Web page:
‘For whoever wants to save his life will lose it,
but whoev‘For whoever wants to save his life will lose it,
but whoever loses his life for me and for the gospel will save it.’ (Mark 8.35)
Minister’s Letter February 26th 2024
We are now well into the season of Lent. I wonder whether or not the season means much to you? Across our lives of faith we tend to find that we have periods of time, months or even years, where we take our religious duties and privileges far more seriously than at other times. Perhaps we used to fast during Lent? – miss the odd meal and try to use the spare time to read our Bible more or pray harder. Perhaps we gave something up? – hopefully not just chocolate, but something that mattered, maybe particular negative attitudes or behaviours that we knew we should leave behind us because they were damaging our relationships with other people.
At a recent evening service I was asking folk at St John’s in Bangor whether they were doing anything special for Lent. Most people didn’t reply, but someone said that she had put out a large bag and every day in Lent she was placing one item into the bag that she realised she really didn’t need. Then at the end of the forty days she was planning on taking the bag to a charity shop.
De-cluttering is a very good Lenten habit; I remember recording a video for the Circuit a year or two ago from my loft space, sitting in amongst all the boxes that I move from house to house: old photo albums of places and people that I don’t any longer remember, toys the children used to play with that are too good to give away and that might one day be nice for the grandchildren to have, board games we don’t play anymore, instruments we can’t play anymore and so on and so forth. Sometimes getting rid of physical things we don’t need any longer can spark us also to get rid of the more intangible things we carry with us through life which get in the way of us developing as disciples.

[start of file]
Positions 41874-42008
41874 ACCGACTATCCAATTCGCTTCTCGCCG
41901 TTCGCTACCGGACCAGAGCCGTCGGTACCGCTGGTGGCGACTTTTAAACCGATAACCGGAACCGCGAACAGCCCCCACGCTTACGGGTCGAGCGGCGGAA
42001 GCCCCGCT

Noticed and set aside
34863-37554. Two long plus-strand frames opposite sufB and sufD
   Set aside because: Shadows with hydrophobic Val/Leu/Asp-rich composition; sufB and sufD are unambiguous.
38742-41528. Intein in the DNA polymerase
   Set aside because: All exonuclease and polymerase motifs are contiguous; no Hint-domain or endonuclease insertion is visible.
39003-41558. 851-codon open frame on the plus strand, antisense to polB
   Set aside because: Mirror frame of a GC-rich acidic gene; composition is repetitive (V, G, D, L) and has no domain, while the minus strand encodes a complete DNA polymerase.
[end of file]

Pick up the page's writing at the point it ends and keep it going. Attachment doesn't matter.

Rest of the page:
Sometimes it’s a matter of freeing up space in our lives to allow God to do other things with us and to have a better chance of becoming the people God wants us to be. That was the reason last month I got rid of my record collection. We have a nice record shop in Bangor High Street and the fellow came to my house and looked through my not-very-big collection of vinyl singles and albums. He offered a price, I kept mum and he offered me a bit more and we came to an agreement. A few weeks on I don’t really miss the records as much as I thought I would. But more importantly it is one less thing to drag me back into a nostalgic world of how it used to be then or how I was then, when what I really need to do as a follower of Jesus Christ is to look up the road and move on in confidence, trust and hope.
Many years ago I was in Corwen at a Retreat centre and as I went out walking that day I noticed something pinned to the door of the parish church. It said simply this:
“Fast from: criticism, self-pity, ill temper, resentment, jealousy, pride, selfishness and fear.
Feast on praise, joy, peace, contentment, love, humility, service and faith.”
We can each make our own list of course but this is a pretty good one and it reminds us that Lent can never be only about giving things up, it always has to be about taking things up too. There’s a danger Lent becomes all too negative a time in our minds, when, if we think and act positively, it can be a joyful celebration of the good that we can do but as yet haven’t quite got round to putting into action.
May I wish you every blessing for this week,